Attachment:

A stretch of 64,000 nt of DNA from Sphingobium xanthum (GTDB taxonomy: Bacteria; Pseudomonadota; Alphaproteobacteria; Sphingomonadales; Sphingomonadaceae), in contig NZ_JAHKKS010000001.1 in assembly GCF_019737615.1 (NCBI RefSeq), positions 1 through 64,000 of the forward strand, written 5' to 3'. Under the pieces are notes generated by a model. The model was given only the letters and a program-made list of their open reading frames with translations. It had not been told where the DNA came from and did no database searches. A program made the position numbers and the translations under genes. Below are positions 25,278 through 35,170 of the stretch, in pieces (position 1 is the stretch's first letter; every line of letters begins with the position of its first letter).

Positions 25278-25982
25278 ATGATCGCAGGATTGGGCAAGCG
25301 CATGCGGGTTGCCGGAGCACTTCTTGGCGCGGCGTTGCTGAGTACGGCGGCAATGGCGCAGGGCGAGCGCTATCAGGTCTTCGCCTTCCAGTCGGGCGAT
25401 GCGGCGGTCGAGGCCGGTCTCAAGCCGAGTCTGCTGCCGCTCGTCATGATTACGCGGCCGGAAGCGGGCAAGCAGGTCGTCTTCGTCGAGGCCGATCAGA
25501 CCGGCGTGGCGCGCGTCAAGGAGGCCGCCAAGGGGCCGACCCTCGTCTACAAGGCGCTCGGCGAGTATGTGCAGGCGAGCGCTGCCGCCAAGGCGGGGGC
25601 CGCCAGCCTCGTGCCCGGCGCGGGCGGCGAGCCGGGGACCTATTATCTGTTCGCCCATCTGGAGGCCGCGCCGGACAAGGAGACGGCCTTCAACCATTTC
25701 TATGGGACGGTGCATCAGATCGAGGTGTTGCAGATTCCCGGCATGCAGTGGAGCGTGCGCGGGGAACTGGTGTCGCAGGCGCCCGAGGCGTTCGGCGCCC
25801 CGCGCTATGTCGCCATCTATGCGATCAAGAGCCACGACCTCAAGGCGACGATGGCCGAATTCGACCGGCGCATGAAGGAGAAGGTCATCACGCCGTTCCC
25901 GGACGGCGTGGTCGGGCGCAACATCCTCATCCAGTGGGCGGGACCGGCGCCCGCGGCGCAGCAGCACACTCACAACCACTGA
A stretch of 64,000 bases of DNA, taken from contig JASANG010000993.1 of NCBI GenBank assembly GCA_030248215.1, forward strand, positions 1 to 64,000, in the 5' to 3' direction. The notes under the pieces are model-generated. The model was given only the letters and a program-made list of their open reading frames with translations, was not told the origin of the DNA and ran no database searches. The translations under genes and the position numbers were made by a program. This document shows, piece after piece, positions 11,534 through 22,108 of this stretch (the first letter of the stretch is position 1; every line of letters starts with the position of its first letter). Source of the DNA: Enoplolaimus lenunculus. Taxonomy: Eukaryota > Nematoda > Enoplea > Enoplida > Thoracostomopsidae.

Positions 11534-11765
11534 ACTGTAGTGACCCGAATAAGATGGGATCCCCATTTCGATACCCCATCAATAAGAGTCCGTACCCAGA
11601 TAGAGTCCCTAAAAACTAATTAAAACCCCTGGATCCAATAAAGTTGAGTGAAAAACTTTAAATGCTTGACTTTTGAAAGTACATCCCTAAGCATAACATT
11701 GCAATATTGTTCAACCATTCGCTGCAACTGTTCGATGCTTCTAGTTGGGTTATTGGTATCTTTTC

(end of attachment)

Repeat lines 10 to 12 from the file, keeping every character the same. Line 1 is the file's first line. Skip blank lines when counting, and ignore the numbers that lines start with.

25901 GGACGGCGTGGTCGGGCGCAACATCCTCATCCAGTGGGCGGGACCGGCGCCCGCGGCGCAGCAGCACACTCACAACCACTGA
A stretch of 64,000 bases of DNA, taken from contig JASANG010000993.1 of NCBI GenBank assembly GCA_030248215.1, forward strand, positions 1 to 64,000, in the 5' to 3' direction. The notes under the pieces are model-generated. The model was given only the letters and a program-made list of their open reading frames with translations, was not told the origin of the DNA and ran no database searches. The translations under genes and the position numbers were made by a program. This document shows, piece after piece, positions 11,534 through 22,108 of this stretch (the first letter of the stretch is position 1; every line of letters starts with the position of its first letter). Source of the DNA: Enoplolaimus lenunculus. Taxonomy: Eukaryota > Nematoda > Enoplea > Enoplida > Thoracostomopsidae.

Positions 11534-11765